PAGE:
Living simply does not necessarily imply leaving the city to live in the country; nor does it mean becoming a hippie or joining a commune. Although some may find that an agrarian existence is a very good and natural way to live, it will not be attractive (or available) to everyone; nor will living in a hippie commune. Indeed, learning how to live more simply and sustainably in an increasingly urbanized world is surely one of the greatest challenges of our age, especially since legal and political institutions and social infrastructure make urban simple living, especially, much more difficult than it needs to be. For now, suffice it to note that voluntary simplicity is not synonymous with the ‘back-to-the-land’ movement or the counter-cultures that arose in the 1960s and 70s. It should be added, however, that those movements do share some common ideals with voluntary simplicity, such as anti-consumerism, self-sufficiency, the celebration of life, a deep respect for nature, and non-violent resistance to unjust features of society.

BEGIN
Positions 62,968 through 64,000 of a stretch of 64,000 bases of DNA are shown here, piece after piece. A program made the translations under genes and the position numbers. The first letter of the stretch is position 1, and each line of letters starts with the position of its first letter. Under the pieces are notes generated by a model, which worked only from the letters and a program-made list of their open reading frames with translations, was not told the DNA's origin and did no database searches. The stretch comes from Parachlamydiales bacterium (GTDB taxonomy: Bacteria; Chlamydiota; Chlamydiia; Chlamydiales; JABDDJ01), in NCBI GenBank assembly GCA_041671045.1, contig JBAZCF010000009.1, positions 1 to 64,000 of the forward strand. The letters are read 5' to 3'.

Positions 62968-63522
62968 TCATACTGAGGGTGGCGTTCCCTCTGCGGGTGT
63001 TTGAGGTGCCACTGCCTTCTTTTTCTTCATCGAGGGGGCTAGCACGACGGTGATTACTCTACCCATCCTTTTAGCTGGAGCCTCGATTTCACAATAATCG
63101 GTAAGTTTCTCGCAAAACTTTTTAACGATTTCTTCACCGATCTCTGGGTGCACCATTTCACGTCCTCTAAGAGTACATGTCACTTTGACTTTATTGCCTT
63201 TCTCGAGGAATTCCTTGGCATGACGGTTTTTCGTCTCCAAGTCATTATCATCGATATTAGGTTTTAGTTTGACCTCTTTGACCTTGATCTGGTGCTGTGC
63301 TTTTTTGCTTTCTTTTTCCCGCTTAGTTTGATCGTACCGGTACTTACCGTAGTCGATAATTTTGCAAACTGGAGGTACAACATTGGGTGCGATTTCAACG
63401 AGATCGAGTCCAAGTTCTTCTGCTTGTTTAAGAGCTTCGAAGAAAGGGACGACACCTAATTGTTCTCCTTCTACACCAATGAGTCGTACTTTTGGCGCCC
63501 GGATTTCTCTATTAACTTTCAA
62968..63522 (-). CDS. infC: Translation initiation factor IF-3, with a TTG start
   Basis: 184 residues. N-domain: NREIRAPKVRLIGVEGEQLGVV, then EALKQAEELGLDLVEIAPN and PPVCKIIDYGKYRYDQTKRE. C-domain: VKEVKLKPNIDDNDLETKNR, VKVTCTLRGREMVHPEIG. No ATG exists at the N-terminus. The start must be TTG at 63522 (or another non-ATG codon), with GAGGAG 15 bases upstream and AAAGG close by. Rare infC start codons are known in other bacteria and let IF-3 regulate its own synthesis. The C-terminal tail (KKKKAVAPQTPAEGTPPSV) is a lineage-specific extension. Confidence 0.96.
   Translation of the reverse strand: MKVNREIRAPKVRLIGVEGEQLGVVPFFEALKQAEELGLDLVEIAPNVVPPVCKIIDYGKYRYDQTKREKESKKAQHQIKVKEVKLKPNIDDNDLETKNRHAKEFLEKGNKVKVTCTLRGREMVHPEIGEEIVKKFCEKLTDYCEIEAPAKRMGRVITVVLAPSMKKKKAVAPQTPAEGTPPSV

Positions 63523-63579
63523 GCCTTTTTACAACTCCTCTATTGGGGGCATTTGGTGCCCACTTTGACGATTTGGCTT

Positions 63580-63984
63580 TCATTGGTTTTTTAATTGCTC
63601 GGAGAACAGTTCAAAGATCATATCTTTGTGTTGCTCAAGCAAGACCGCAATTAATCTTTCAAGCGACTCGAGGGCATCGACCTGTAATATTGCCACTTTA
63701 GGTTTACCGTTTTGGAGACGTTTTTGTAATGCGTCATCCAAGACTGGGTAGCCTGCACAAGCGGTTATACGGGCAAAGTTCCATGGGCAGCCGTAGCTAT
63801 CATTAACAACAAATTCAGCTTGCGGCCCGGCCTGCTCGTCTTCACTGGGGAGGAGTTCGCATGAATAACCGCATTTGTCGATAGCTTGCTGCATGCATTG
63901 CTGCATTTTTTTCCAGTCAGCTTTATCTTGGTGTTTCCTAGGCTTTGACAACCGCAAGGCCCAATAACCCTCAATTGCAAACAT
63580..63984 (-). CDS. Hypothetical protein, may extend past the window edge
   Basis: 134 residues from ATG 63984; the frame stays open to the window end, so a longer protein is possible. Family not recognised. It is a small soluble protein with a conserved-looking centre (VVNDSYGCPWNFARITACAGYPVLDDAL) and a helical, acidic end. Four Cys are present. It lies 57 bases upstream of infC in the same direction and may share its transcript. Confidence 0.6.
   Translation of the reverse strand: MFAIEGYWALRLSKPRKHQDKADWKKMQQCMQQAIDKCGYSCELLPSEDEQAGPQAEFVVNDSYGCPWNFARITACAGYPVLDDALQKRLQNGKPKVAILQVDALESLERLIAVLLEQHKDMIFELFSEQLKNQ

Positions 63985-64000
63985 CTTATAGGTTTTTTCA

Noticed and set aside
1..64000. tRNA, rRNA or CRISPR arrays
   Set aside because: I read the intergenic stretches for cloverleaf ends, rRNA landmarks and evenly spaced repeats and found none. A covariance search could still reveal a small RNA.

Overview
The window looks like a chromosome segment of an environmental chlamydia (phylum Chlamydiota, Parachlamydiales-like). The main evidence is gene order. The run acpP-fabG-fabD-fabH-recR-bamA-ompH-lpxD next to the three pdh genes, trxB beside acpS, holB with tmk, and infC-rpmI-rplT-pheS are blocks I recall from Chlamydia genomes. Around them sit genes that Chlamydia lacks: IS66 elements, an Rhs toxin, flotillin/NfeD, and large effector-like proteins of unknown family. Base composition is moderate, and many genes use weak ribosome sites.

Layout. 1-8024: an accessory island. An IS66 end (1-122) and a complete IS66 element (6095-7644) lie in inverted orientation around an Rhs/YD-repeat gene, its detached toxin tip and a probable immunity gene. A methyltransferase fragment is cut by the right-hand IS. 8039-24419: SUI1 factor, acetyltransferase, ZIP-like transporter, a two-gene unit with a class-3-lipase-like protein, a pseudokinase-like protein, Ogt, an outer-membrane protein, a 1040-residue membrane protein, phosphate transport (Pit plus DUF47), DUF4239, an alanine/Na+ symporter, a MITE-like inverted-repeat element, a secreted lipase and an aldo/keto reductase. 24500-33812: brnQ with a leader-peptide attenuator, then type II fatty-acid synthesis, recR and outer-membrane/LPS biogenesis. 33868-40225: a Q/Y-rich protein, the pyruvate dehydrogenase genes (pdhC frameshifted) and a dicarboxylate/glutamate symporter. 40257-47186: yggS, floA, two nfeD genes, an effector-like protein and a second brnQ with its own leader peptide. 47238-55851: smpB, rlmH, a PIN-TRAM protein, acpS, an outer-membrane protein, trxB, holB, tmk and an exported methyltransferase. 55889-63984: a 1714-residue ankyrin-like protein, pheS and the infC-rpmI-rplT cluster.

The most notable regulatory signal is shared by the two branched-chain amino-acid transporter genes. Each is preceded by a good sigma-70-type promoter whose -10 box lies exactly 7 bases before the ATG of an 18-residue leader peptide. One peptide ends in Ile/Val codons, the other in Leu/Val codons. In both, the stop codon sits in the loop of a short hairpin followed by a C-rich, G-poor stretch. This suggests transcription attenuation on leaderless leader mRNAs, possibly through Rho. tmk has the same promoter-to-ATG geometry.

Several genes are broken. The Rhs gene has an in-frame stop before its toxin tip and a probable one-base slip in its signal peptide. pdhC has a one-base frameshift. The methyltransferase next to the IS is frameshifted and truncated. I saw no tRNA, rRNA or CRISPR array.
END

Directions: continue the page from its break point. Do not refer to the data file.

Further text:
See Hélène Cherrier, ‘Anti-Consumption Discourses and Consumer-Resistant Identities’ (2009) 62(2) Journal of Business Research 181.